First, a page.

One of the hallmarks of a fundamental change to an educational system is if a practice, policy, idea, or reform gets “institutionalized” into the typical modes of schooling. In other words, this new idea becomes so commonplace that it seems like it just has to be a part of the institution. Researchers like David Tyack and Larry Cuban have shown things like “blackboards” and “junior high schools” have endured the reform timeline. A big question for cyber charter schools and K-12 online learning (and charter schools in general) is: Do they have the staying power to becoming institutionalized? The history of technology and education make the prospects for online learning to be bleak, and stories like this do not help:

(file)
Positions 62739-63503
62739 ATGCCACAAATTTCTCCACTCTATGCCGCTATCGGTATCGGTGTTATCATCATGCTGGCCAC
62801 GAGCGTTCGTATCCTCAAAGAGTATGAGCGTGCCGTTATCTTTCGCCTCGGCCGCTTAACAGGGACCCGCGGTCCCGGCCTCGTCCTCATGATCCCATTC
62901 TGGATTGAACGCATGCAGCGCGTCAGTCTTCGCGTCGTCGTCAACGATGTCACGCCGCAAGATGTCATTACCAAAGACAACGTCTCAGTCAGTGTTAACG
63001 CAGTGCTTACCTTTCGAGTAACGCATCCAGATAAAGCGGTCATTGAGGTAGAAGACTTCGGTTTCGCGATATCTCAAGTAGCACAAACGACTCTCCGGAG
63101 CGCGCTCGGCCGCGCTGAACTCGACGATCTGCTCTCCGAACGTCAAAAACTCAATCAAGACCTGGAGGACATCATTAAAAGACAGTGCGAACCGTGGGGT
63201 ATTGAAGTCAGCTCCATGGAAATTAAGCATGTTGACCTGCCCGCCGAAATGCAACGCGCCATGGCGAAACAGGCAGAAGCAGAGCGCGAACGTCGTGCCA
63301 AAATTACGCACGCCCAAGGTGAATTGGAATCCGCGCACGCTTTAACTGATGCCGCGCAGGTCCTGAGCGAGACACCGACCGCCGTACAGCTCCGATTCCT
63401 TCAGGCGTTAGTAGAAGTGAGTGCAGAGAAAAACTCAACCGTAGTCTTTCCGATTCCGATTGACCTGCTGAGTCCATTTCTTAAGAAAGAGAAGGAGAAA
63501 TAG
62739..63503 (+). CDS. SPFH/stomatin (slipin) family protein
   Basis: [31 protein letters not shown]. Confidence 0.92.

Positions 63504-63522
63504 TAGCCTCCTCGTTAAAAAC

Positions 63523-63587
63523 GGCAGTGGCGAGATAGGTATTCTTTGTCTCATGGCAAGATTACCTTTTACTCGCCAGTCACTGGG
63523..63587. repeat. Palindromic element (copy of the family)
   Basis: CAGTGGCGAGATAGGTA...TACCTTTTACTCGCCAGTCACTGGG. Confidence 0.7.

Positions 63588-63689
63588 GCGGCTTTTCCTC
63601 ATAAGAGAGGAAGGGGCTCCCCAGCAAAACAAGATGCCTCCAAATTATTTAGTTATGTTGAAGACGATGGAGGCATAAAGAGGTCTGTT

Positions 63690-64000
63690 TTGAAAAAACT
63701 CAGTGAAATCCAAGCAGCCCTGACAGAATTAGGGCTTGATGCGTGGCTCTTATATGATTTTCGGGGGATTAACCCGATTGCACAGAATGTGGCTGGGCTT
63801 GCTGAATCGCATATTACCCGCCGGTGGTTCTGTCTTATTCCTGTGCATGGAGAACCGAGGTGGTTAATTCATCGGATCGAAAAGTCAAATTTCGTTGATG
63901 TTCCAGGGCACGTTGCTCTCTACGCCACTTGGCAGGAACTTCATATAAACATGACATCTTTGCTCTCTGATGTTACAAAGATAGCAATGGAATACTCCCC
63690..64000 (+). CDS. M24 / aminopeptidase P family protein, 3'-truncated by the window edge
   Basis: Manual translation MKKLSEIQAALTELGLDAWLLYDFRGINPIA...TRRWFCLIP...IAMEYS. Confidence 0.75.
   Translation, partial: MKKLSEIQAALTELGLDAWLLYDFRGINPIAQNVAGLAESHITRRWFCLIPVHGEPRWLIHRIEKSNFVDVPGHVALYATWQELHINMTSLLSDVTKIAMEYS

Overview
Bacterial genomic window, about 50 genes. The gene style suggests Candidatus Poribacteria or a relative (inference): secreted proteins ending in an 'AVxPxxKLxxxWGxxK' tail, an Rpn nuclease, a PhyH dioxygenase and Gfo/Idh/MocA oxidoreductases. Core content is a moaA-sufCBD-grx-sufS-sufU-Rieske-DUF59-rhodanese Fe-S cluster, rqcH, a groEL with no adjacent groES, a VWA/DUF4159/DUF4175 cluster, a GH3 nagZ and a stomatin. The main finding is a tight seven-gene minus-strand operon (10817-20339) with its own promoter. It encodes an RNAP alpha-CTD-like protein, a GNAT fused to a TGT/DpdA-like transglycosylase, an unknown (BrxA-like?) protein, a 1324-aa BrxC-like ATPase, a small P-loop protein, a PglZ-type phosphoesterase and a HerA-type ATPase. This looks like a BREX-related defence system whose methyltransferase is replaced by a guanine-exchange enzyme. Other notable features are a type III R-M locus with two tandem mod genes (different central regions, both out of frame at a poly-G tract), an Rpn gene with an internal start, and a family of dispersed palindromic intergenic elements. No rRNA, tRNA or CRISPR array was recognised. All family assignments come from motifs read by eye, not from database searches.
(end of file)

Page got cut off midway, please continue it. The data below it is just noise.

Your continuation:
Will they become institutionalized? Will they just become “add ons” in certain districts? Or will they go away entirely? Only time will tell. And more research is needed to decide if they are worth having.